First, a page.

Hi there, Welcoming House Readers! And a great big hello to the readers from the Grain Mill Wagon as well!
I am excited to bring you my fourth recipe for the Grain Mill Wagon Challenge…….something that smells amazing when baking, makes your mouth water when you pull it out, and sends you running back to the plate for more when you have had one.
Perfect with coffee or a hot drink, these Gingerbread Sweet Rolls with a drizzle of Maple Icing are a perfect Saturday morning breakfast as fall begins to settle in.
I was twenty years old before someone introduced me to a completely different version of gingerbread that was similar to a cake. Instead I had grown up with this lovely, molasses and ginger based bread that we would beg my mother for on Saturday mornings, slathered with butter and sprinkled with cinnamon sugar after being toasted. I just wanted to say that up front, because this recipe is what my kids call a “two-fer”—where you can continue on from making the bread dough to make the gingerbread rolls, or you can just shape it into a loaf, let it rise, and bake it into a gingery concoction that smells amazing right down to the very last bite.
Like many of the very best recipes out there, this bread recipe just gets better with time. These rolls are amazing if you make the dough the night before and cover with plastic wrap, then let sit overnight to raise and bake in the morning.
Let’s get started, shall we?
Gingerbread Sweet Rolls with Maple Icing
In a regular mixing bowl, combine 2 cups of warm water, with 2 Tbs of dry yeast. Let sit for five minutes to proof, then add the following:
1/3 cup dry milk, 2 Tbs coconut oil (or shortening), 2 eggs at room temperature, and 1/2 cup of molasses.
In a seperate mixing bowl, combine the following ingredients:
3 cups freshly ground Kamut flour,
3 cups freshly ground Hard White Spring Wheat flour
1 1/2 tsp sea salt, 2 tsp ginger, 1 tsp each of cinnamon, cloves and allspice, and finally, 1/4 cup of brown sugar.
Once these are well mixed, and the yeast has proofed in the wet ingredients, add the dry mixture into the mixer bowl, and begin to blend together. Once it is well blended, let sit for ten minutes for the flour to absorb all moisture.
After kneading for about ten minutes, and adding extra flour as necessary to keep dough from being too sticky, turn dough out onto a floured surface and knead by hand, adding in about 1/2 cup more flour, then letting rest again for 5 minutes. At this point in time, cut into two equal pieces, and you have enough dough for two pans of rolls, or one pan of rolls, and one bread loaf pan. (Gotta have that gingerbread toast, right?)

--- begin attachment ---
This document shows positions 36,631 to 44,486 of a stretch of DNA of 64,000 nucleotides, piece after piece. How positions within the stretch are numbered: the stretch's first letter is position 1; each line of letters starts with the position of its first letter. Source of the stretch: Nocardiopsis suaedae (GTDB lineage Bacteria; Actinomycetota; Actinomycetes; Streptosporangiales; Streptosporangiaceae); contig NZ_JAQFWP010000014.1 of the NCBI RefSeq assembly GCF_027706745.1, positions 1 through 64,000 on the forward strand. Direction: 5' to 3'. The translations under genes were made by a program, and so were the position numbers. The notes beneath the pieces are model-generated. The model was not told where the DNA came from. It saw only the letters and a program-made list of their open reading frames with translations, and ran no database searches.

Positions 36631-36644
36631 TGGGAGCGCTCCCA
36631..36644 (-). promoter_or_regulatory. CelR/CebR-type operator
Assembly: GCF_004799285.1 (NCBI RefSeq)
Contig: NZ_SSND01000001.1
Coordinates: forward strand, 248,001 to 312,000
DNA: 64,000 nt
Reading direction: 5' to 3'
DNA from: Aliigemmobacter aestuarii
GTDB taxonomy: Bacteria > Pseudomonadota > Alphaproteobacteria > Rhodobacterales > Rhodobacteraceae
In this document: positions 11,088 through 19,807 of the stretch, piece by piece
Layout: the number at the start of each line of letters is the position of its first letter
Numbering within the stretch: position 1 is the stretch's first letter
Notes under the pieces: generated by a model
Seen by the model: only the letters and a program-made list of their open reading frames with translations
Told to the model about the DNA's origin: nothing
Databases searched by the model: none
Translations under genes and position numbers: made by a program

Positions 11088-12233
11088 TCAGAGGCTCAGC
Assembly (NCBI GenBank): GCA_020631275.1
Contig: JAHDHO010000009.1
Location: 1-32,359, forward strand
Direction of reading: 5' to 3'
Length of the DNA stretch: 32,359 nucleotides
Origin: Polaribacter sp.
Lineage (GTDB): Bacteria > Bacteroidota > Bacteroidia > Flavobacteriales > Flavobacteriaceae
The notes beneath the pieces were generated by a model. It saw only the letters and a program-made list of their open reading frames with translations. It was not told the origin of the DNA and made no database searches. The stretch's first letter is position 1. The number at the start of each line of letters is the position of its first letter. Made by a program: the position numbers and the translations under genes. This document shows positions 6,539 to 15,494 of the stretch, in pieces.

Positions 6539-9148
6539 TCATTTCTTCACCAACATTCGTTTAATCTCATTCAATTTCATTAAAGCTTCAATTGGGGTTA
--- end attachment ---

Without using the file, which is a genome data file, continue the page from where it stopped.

This is how I shape and mark my Gingerbread loaf bread.
Meanwhile, roll one half of the dough out into a large rectangle on a floured surface. Due to the Kamut wheat, this is a soft and very workable dough, which makes for amazingly tender sweet rolls when they are finished! Once rolled out, combine the following in a bowl with a whisk:
Take 1 cup butter, 1/2 cup coconut oil, 2 Tbs Golden molasses, 1/4 cup brown sugar, and 1 Tbs cinnamon, and mix until very well blended. This is the filling for the rolls.
Spread on the rolls until completely covered, then, starting with the short end, roll the rectangle up into a long roll of dough with filling. Cut into 12 equal pieces, and place in a 9X13 pan to rise. This takes about 45 minutes until they are fully ready to go into the oven, which should be set at 350*.
Once in the oven, these rolls bake for about 25 minutes, rising while they are baking. They need to cool completely before frosting (as you can see from the pictures, while we love the frosting, they are just beautiful without it!).
The frosting is simple, just 1 stick butter, 2 Tbs maple syrup (real or fake, your choice), and 1 cup powdered sugar. Blend, then add 1 Tbs of milk or water to make it smooth, whip until it begins to really grow in size with the addition of air. Smooth onto the rolls, and serve. Or smother them with the frosting while warm and let it dribble down the sides.
Finally, I cant let you stop reading without teaching you a lesson about baking.
Dont ever wear black.
Many blessings to you and yours,